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    @MikelBitson The palette generator is indeed off (just enter any 500 colour from the material design standard and compare to see), however it works fantastic with many other base colours nonetheless. Keep up the great work! Commented Nov 6, 2015 at 19:13
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    @MikelBitson Fantastic explanation thanks. I figured it was something like this even before I posted my original comment. I wonder how much Google's "Official Colour Picker" makes? What a title :) Commented Nov 10, 2015 at 14:36
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    Updated link for those of you looking for the new version: mcg.mbitson.com/# Commented Oct 24, 2016 at 18:42

The google palettes are monochromatic. Which keeps the same RGB ratio shifting the Lightness and saturation up or down. To do this you have to convert the RGB value to HSL representation (Hue, Saturation, Lightness), alter the lightness and saturation then convert back if need be. It is possible to keep it in the RGB space while calculating, but the math is too confusing (for me to understand or explain). HSL was created for traditional color mixing (its easier for us to think about).

If your objective is to make CSS palettes you can keep the colour in HSL using background-color: hsl(0,100%, 50%);.

You can do this manually in Photoshop using the colour picker. The HSB is for Hue Saturation Brightness (Synonymous with HSL, same thing). Pick a hue you like and alter the Saturation and Brightness by a consistent value. In the image below S=54 and B=77, shift up by 5% using 54 + 54 * 0.05 and 77 + 77 * 0.05. Or to shift down S - S * 0.05

photoshop colour picker

Side note to clarify between Hex & RGB. The 6 digit HEX #FFEB3B is actually 3 separate numbers, representing RGB.

#FFEB3B -> FF,EB,3B -> red:FF green:EB blue:3B converting the HEX values to decimal gives you red:255 green:235 blue:59 OR rgb(255,235,59).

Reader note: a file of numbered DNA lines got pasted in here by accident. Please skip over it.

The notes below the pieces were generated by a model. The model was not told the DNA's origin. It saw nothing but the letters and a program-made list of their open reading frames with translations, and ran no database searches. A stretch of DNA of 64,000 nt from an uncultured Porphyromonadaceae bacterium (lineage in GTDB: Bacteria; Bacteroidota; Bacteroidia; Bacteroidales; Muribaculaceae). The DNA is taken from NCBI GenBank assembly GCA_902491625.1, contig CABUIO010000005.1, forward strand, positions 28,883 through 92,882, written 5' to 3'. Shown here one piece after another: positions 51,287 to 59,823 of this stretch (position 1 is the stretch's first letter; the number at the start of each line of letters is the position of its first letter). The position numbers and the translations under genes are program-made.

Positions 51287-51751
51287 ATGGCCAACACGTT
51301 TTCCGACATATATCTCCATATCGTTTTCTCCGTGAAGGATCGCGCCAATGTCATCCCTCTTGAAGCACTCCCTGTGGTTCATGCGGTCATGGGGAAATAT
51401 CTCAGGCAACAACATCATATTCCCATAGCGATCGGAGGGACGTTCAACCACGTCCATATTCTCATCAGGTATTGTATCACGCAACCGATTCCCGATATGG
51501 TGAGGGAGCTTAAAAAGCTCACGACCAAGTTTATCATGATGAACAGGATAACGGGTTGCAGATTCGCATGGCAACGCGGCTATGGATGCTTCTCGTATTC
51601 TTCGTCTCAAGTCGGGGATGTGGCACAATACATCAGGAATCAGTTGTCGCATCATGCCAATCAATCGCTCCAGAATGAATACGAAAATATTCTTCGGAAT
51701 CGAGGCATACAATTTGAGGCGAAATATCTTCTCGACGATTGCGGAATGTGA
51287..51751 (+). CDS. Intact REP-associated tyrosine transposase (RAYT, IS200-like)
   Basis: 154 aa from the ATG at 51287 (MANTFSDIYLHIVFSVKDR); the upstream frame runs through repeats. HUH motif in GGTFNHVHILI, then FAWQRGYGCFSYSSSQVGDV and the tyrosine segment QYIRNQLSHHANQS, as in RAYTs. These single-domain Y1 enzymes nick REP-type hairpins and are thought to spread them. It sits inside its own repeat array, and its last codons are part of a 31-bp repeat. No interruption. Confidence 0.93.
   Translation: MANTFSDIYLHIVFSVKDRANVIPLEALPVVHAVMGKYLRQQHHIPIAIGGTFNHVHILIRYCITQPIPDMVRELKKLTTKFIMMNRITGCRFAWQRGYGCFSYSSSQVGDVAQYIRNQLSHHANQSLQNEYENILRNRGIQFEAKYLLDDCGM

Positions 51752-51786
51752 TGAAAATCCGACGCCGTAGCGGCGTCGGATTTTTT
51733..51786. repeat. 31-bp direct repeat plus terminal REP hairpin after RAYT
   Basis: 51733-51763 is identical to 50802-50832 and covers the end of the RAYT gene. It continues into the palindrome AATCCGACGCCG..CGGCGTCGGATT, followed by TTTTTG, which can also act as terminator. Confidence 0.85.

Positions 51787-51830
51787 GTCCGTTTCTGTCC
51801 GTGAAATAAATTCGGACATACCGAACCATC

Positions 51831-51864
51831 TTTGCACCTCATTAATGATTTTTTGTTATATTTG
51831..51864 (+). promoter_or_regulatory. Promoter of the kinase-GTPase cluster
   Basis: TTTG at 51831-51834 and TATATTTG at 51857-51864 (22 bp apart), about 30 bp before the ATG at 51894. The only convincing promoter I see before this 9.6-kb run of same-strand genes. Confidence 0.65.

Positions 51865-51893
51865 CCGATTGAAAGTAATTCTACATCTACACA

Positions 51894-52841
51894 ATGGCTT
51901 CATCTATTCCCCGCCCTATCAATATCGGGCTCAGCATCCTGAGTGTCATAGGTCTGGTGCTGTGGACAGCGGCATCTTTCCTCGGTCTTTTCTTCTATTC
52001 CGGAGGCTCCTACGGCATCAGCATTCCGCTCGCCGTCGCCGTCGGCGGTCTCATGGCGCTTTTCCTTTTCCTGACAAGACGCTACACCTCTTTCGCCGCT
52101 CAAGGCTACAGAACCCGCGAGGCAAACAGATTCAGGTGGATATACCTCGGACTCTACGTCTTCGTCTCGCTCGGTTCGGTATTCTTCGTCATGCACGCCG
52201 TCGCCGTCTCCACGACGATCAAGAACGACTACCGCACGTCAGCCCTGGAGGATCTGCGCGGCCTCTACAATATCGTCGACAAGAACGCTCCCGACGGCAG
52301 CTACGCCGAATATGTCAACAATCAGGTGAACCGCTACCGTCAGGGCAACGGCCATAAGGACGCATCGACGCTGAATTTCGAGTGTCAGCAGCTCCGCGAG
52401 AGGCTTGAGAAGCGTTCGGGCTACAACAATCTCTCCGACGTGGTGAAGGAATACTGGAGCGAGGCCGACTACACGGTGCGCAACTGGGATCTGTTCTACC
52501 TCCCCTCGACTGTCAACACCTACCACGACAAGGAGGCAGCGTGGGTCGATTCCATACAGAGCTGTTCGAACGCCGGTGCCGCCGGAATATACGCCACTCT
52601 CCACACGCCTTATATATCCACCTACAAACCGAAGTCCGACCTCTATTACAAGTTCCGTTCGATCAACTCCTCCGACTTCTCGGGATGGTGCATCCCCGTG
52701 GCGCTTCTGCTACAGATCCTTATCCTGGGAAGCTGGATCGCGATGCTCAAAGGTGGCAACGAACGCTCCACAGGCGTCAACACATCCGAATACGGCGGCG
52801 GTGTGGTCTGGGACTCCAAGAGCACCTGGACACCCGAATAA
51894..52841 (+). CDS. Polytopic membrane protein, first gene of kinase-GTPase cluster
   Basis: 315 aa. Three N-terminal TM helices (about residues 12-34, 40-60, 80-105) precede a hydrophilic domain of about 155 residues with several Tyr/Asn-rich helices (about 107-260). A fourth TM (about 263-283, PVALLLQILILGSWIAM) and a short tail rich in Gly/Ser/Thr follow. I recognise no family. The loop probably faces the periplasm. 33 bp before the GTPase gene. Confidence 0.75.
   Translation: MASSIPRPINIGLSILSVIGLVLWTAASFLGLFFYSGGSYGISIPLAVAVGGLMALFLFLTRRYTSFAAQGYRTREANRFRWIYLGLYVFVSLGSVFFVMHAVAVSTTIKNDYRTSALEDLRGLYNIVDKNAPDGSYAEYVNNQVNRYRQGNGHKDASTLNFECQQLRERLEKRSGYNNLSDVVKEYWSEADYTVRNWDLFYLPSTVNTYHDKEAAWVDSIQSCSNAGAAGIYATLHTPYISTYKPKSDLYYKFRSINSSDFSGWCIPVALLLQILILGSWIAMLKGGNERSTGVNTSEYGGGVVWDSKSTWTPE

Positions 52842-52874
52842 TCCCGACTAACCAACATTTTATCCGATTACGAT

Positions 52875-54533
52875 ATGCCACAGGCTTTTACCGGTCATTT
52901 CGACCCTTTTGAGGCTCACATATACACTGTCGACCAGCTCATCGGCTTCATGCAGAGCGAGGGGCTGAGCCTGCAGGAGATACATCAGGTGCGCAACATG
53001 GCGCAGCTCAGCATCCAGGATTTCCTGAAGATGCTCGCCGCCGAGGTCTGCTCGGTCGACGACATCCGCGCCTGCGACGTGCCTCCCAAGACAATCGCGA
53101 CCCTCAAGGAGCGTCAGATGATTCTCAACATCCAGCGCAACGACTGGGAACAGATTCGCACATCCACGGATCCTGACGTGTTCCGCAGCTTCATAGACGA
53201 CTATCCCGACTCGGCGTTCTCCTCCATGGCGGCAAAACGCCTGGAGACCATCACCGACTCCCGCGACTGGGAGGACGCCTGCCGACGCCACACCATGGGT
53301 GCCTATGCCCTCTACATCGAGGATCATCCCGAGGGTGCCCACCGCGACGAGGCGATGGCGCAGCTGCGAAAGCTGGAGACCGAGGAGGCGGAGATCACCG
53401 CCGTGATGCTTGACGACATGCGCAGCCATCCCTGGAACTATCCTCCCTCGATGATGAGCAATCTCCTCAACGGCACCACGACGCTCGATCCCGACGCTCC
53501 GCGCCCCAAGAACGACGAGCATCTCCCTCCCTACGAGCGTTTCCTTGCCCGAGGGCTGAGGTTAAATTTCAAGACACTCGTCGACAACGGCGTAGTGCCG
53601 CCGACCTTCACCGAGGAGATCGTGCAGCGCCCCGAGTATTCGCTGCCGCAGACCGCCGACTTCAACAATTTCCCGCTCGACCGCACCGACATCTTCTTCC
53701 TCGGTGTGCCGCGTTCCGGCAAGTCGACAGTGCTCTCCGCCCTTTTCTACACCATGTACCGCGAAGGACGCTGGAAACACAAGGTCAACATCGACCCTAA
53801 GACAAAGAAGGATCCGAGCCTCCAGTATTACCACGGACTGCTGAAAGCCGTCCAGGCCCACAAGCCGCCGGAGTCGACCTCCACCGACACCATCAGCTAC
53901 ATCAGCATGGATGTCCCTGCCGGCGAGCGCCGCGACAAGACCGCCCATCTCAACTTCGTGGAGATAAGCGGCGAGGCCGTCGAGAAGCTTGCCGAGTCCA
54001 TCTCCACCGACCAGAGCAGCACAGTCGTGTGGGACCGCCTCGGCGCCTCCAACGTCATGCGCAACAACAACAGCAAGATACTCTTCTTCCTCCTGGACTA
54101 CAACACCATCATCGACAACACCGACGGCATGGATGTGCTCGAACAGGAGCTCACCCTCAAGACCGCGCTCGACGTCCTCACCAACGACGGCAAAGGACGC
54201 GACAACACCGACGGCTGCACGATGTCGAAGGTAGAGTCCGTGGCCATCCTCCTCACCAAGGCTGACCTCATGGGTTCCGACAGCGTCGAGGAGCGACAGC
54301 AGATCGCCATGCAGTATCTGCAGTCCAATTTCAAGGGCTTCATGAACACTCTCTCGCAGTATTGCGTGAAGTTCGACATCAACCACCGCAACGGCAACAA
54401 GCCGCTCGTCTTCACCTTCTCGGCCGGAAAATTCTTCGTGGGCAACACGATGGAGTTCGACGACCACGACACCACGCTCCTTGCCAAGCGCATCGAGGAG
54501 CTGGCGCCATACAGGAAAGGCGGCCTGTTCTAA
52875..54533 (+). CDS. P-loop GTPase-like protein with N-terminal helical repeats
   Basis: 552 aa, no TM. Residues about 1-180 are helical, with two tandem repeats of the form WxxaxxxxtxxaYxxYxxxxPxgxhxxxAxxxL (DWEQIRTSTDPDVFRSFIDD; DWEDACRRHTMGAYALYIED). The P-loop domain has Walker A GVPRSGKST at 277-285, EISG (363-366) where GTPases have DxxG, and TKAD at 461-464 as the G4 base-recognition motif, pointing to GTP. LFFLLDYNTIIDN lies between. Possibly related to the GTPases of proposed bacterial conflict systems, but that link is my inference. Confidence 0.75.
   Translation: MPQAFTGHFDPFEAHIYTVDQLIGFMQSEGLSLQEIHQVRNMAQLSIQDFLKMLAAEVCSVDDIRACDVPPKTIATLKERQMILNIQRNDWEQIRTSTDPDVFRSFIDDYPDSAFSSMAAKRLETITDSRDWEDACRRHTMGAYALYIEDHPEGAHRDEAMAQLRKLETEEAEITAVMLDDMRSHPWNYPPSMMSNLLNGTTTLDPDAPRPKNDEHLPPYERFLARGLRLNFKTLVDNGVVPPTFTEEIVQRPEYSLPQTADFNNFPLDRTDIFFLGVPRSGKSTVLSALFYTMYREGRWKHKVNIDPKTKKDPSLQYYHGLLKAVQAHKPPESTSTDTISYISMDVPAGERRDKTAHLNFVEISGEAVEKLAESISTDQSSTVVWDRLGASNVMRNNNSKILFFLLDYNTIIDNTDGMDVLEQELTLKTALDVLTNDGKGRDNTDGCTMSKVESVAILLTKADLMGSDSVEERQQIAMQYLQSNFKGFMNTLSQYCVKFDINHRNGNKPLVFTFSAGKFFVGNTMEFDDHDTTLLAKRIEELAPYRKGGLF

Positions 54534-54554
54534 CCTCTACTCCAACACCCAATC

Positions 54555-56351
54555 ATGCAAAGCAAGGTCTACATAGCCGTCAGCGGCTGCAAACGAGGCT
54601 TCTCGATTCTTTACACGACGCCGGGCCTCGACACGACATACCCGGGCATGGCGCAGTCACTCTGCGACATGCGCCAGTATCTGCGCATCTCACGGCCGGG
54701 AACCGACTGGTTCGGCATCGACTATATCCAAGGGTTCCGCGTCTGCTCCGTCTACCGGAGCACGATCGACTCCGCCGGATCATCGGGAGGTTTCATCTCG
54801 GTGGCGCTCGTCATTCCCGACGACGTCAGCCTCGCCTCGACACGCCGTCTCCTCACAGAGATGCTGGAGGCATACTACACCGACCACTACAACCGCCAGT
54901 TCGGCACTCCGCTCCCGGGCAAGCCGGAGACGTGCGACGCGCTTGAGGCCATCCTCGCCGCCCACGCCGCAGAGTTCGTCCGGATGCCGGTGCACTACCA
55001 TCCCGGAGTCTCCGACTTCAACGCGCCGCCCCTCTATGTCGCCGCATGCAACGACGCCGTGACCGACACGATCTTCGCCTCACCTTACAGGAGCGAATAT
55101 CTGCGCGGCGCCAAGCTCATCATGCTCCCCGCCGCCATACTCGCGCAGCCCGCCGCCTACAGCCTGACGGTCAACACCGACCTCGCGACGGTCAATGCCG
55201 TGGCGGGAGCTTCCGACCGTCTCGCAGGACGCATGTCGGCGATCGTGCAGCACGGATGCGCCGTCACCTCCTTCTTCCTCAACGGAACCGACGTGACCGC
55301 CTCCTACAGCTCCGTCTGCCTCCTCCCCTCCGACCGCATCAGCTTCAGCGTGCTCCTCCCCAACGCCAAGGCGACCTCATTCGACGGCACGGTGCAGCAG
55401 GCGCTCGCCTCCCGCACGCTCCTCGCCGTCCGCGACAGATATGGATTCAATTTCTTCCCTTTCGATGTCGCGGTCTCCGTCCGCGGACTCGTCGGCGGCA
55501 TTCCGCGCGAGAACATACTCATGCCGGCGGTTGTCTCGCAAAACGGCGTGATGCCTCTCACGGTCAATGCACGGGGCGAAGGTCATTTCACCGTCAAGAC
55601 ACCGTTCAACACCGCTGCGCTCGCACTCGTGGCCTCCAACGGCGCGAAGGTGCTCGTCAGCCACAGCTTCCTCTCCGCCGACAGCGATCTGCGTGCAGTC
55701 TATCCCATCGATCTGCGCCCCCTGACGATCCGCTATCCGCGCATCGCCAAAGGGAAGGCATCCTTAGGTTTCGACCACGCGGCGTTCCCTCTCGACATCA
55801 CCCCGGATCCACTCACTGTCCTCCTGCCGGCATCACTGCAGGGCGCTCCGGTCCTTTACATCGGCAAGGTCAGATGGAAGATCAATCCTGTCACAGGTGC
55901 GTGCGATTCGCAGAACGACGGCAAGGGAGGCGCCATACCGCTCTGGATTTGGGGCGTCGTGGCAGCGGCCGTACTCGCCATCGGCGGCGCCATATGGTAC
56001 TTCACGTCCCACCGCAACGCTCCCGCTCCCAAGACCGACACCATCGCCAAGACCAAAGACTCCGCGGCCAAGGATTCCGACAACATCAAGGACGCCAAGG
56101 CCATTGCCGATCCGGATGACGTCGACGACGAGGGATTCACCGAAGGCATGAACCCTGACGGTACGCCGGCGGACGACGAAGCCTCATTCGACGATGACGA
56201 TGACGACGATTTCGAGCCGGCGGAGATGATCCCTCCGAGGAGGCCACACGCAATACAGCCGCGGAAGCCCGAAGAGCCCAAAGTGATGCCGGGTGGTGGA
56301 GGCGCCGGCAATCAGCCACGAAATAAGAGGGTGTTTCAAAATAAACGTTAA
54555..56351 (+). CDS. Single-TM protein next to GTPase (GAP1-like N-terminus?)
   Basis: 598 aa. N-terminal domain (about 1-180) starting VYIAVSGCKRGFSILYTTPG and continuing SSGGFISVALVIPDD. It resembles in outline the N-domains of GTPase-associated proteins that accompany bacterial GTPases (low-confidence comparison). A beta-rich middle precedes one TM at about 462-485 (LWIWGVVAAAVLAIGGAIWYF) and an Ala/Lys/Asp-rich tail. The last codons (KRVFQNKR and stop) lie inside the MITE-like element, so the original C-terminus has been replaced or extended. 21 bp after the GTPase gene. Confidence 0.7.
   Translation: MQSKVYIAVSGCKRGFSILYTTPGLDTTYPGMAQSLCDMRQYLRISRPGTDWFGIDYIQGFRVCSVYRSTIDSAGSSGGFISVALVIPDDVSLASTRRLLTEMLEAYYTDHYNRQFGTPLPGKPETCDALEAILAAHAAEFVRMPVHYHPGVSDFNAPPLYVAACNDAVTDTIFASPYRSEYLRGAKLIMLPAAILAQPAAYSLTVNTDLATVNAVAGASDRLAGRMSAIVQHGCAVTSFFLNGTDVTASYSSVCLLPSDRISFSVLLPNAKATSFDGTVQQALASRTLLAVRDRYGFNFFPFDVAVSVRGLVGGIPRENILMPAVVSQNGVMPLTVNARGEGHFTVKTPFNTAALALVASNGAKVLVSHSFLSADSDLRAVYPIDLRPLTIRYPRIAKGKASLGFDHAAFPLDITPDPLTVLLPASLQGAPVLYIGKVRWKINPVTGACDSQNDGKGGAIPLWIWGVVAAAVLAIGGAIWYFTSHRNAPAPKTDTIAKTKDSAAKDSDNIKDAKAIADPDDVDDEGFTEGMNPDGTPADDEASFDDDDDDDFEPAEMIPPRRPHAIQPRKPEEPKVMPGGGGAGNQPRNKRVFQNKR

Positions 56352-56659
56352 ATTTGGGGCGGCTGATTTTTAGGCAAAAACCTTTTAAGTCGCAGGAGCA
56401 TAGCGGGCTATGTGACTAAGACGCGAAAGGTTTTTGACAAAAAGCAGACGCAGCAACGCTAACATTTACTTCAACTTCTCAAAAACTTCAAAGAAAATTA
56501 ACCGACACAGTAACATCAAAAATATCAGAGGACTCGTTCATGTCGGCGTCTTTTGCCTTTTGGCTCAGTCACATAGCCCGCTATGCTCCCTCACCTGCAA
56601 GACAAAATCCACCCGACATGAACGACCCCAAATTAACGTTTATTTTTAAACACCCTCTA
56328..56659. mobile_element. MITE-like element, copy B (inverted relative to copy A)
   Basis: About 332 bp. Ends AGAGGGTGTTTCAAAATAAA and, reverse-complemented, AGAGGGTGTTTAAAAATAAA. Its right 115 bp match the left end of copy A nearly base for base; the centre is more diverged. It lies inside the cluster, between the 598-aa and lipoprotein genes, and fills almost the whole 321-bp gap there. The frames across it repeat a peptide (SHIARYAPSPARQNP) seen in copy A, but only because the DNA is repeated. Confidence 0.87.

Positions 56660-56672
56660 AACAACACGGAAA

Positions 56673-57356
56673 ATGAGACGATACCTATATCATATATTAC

There are algorithms to convert RGB to HSL if you really want them on Wikipedia but the simplest way is to use a colour lib. This example makes a monochromatic palette with please.js it also has other algorithms for creating complementary or pleasing palettes. Much like kuler.adobe, which also rocks.

    {scheme_type: 'mono', format:'hex'}
// returns ->["#ffeb3b", "#ffe821", "#ffe508", "#e5d54c"]
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    Google's own palettes do not show a steady brighness gradient across HSV/HSB. I've created an illustration so you can see what I'm talking about. Based on that, you'd probably be better off playing with one of the other color models. Additionally, they seem to have tweaked their hue a little for the darker shades of some colors, to keep them from getting muddy.
    – Tess
    Commented Jul 12, 2015 at 21:07
  • I would like to add a bit here that seconds @Tess's response.. I've developed the enhanced version of the MCG generator and in the process I've noticed a few things. Each google palette follows a different progression of colors, it is not monochromatic. There is no formula or method to mimic the colors exactly- as the formula for each palette ends up being completely different. More details and an example of this can be found here: github.com/mbitson/mcg/issues/19 Commented Nov 2, 2015 at 21:33